on data from Tsaxur, which has a pronoun 'wuzh' (here an henceforth I
will have to replace non-ASCII characters by strings of ASCII
characters), which can be used as an ordinary pronoun, an adnominal
emphatic marker, and, when reduplicated, as a reflexive marker. L's
proposal is essentially discourse-based; it is proposed that the core
meaning of 'wuzh' is 'unexpected return in discourse' and 'high
accessibility' (pp.248f), both of which are found in the emphatic and
the reflexive use. Unlike K�nig & Siemund's paper, L restricts her
discussion to Tsaxur, with an occasional glance at English, but she
seems to propose that the kind of general meaning underlying both
uses is found in all 'those languages that combine the two functions
within the same lexical entry.' (p.248)

Elena Maslova's 'Reciprocals and set construal' investigates the
question: Why are reciprocal and comitative markers the same in Bantu
and Yukaghir? Again, it is suggested that both uses can be analyzed
using a single core meaning. Unlike Lyutikova's paper, however, M's
approach is more semantic than discourse oriented. She submits that
the notion of a 'participant set' is central to explaining this
polysemy, which, for all I can see is a plurality. To substantiate
the claim, M provides a discussion of the different forms and
meanings of comitative and reciprocal constructions, the second of
which closely resembles certain aspects of the formal study in
Dalrymple et al. 1998, which M does not seem to be aware of. The
suggestion in the end is that the meaning of the marker is
'establishing the relation of inclusion between an item in the scope
of the marker and this P-set' (p.174), and that the differences in
meaning results from the different types of its semantic arguments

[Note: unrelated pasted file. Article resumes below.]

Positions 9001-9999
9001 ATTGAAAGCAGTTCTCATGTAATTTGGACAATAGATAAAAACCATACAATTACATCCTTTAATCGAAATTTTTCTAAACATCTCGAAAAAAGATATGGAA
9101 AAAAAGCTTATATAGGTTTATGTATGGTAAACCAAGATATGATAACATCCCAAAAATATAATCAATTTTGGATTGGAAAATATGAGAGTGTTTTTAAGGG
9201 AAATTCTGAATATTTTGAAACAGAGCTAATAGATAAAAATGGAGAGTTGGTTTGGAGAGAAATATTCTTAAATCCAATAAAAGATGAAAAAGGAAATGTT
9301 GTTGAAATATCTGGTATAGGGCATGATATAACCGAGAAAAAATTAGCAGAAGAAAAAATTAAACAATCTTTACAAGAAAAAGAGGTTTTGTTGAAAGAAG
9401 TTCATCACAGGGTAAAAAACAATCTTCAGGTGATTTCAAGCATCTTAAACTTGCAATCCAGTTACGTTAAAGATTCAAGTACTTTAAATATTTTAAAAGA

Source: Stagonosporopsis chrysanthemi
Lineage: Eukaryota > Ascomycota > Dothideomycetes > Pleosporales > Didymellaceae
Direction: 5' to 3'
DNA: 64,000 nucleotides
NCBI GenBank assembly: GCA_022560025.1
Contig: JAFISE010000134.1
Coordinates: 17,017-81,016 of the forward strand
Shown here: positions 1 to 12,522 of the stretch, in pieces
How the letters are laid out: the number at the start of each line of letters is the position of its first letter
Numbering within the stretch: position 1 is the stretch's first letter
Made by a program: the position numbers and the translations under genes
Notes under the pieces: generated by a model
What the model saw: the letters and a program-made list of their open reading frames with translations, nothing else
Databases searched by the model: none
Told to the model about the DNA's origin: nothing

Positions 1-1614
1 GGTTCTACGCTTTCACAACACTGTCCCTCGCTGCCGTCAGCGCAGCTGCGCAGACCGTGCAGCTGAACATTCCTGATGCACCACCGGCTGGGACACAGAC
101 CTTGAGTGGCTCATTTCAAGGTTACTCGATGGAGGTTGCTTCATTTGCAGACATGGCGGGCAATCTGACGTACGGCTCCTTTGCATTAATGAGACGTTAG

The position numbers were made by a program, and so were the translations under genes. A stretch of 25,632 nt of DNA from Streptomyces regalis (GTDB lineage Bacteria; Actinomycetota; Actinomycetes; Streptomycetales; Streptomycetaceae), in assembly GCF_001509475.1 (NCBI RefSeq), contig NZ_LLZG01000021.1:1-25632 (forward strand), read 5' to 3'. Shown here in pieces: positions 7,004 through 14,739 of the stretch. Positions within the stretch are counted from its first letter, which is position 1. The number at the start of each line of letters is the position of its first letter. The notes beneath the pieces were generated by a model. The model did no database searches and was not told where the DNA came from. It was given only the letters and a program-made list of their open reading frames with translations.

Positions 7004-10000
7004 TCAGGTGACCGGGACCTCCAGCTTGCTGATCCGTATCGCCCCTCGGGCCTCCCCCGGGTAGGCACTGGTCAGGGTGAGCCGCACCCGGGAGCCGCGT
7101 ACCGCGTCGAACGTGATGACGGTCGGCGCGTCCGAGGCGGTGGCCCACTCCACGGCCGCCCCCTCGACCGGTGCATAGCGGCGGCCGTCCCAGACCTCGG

(relations for the reciprocal meaning, 'a participant itself' (an
individual, I suppose) for the comitative meaning).

The papers by Maldonado, Waltereit and Liu are somewhat special in
this collection in that they deal with a single language only. The
former two are similar to the previous three in that they attempt to
find common meaning for apparently different uses of a reflexive form.
 Ricardo Maldonado's 'Conceptual distance and transitivity
increase in Spanish reflexives' investigates 'se' marking in Spanish,
in particular those cases that do not signal semantic reflexivity. It
isolates four different uses of 'se' and attempts to give one basic
'focusing schema' for them (pp.180f).
 Very similarly, Richard Waltereit in 'What it means to
deceive yourself: The semantic relation of French reflexive verbs and
their corresponding transitive verbs' attempts to give unified
account of two seemingly different uses of French 'se', namely as a
coreference marker and marker of inherent, not necessarily semantic,
reflexivity. Both papers frame their proposals within the cognitive
grammar framework.
 Meichun Liu 'Reciprocal marking with deictic verbs 'come' and
'go' in Mandarin' discusses the V-lai-V-qu ('V-come-V-go')
construction in Mandarin Chinese, which is claimed to have a
'...potential function in marking the RECIPROCAL relation' (p.122).
While this construction is normally taken to signify 'repeated
action', L claims that 'cognitive or conceptual manipulation' (...)
and 'contextual reinterpretation' yield a reciprocal meaning (p.124).


The papers in my second group concern themselves with the
distributional syntax of reflexives (and reciprocals). Three issues
are central in this group: the distinction between what are commonly
called pronominals and anaphors, e.g. English 'her' vs. 'herself';